JWST Detects Most Distant, Active Supermassive Black Hole to Date

Natural Sciences5 MIN READ

Colby astronomers using the James Webb Space Telescope also detected other distant black holes and early galaxies for the first time

This panoramic image was stitched together from multiple images captured by the James Webb Space Telescope in near-infrared light as part of the Cosmic Evolution Early Release Science (CEERS) Survey. The galaxies that first caught the eyes of the researchers are those that haven’t appeared in any other images—Webb was the first to reveal their presence. To find them, seek the tiniest, reddest dots speckled throughout this survey. The light from some of them has traveled for more than 13 billion years to reach the telescope. (Photo courtesy of NASA, ESA, CSA, Steve Finkelstein [UT Austin], Micaela Bagley [UT Austin], Rebecca Larson [UT Austin])
By Laura Meader
July 6, 2023

The universe is teeming with black holes. Colby astronomers Dale Kocevski and Elizabeth McGrath are among researchers using the James Webb Space Telescope who have confirmed black holes existed in the universe earlier than previously known.

The Colby scientists and the international team behind the Cosmic Evolution Early Release Science (CEERS) Survey have discovered the most distant, active, supermassive black hole to date with the James Webb Space Telescope, or JWST. Known as CEERS 1019, the black hole existed just over 570 million years after the Big Bang. 

Using the telescope’s highly detailed images and data, the team also discovered two lower-mass black holes that existed 1 and 1.1 billion years after the Big Bang. Kocevski was the lead author of a recently published paper that identified these objects, named CEERS 746 and CEERS 2782. Additionally, the researchers teased out of the data 11 extremely distant galaxies that existed when the universe was 470 to 675 million years old.

It’s a jackpot of discoveries that surprised even the researchers.

“Our findings show that growing black holes in infant galaxies are very common in the early universe,” said Kocevski, associate professor of astronomy and physics. “This was something that we did not expect to detect with our observations. We knew lower-mass black holes had to exist in early galaxies, but we didn’t think we could find them.”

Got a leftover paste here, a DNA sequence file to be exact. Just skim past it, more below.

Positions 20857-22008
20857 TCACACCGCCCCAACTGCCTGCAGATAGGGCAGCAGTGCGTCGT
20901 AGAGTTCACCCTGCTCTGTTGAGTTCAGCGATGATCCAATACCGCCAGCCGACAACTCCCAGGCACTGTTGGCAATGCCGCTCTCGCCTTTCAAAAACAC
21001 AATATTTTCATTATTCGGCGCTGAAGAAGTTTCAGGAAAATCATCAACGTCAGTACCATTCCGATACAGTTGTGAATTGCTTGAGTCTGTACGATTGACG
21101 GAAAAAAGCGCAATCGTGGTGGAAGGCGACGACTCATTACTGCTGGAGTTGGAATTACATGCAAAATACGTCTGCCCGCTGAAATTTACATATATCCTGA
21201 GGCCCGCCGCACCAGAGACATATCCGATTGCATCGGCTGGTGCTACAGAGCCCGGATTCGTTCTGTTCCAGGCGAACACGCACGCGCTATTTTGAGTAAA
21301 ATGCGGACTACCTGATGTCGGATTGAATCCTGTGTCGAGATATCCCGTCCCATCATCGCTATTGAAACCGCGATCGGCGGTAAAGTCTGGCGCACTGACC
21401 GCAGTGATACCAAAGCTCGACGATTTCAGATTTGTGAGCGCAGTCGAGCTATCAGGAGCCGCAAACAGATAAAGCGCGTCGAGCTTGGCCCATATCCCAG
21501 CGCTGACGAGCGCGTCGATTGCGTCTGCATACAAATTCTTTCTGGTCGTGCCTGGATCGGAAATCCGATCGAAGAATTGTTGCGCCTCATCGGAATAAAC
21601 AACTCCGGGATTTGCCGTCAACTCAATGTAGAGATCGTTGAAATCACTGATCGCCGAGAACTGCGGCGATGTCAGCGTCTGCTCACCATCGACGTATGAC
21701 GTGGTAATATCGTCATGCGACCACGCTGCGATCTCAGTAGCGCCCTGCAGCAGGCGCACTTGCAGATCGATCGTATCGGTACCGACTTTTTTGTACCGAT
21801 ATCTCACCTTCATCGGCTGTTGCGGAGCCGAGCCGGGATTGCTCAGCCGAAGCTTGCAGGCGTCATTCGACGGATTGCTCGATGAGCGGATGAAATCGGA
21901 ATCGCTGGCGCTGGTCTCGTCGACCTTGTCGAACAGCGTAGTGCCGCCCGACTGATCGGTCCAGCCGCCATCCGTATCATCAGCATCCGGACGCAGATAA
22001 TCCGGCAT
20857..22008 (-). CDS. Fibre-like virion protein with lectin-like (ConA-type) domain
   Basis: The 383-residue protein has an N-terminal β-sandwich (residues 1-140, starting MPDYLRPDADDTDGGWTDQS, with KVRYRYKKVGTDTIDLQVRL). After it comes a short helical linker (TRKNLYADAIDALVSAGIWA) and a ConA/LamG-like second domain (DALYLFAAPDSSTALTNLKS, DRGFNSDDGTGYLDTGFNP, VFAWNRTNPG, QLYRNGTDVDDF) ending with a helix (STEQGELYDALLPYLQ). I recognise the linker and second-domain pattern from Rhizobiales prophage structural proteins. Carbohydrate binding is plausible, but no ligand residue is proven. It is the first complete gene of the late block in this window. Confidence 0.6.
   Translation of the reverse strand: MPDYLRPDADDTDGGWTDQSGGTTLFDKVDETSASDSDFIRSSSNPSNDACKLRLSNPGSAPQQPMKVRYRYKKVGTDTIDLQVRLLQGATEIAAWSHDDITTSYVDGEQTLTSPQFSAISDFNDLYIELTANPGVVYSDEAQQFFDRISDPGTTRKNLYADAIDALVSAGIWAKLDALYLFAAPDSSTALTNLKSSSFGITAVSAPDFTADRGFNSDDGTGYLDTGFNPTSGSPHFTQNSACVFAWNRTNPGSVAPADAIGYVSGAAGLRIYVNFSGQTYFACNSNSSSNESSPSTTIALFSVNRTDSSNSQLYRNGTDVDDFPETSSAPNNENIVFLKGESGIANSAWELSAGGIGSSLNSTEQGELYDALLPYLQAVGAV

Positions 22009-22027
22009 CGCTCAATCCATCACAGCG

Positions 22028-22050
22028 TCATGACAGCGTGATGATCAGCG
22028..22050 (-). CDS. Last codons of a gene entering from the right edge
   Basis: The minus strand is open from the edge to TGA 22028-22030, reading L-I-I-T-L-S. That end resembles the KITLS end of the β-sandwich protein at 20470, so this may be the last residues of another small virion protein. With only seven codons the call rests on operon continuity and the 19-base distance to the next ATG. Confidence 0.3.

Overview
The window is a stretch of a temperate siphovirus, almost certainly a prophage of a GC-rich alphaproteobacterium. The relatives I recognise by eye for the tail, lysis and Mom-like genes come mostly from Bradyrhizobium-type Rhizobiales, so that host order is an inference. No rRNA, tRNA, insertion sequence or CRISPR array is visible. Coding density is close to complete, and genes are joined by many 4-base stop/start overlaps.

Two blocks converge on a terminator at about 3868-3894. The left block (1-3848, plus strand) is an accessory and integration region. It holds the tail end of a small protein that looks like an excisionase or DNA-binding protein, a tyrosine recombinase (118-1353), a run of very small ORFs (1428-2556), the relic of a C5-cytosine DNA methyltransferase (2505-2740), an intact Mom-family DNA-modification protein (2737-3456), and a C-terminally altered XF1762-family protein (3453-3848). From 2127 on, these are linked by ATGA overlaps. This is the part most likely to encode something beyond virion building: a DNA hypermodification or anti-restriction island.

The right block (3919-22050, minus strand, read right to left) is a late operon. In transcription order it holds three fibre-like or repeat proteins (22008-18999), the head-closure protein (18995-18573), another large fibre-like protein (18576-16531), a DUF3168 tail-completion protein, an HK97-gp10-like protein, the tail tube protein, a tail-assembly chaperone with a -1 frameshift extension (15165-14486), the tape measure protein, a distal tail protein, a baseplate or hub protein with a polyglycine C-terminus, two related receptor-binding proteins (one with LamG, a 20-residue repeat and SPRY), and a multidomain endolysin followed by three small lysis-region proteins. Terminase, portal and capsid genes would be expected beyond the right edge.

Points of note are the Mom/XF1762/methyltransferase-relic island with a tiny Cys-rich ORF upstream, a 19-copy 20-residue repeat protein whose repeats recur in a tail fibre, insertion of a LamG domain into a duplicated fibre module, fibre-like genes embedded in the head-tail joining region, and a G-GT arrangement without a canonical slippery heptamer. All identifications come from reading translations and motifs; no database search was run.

This graphic shows detections of the most distant active supermassive black holes currently known in the universe. They were identified by a range of telescopes, both in space and on the ground. Three were recently identified by the JWST’s Cosmic Evolution Early Release Science (CEERS) Survey. The most distant black hole is CEERS 1019, which existed just over 570 million years after the Big Bang. CEERS 746 was detected 1 billion years after the Big Bang and CEERS 2782 existed 1.1 billion years after the Big Bang. The CEERS “light weights” may help completely reshape what scientists understand about how supermassive black holes formed and grew during the universe’s first billion years. (Image: NASA, ESA, CSA, Leah Hustak [STScI])

The expansive CEERS survey combined the space telescope’s near- and mid-infrared images and highly detailed data known as spectra to make these recent discoveries. The telescope’s powerful capabilities are moving astronomy research out of the theoretical and into the measurable realm.

“JWST has proven even more sensitive than we previously thought,” said Kocevski.

How did CEERS 1019 form?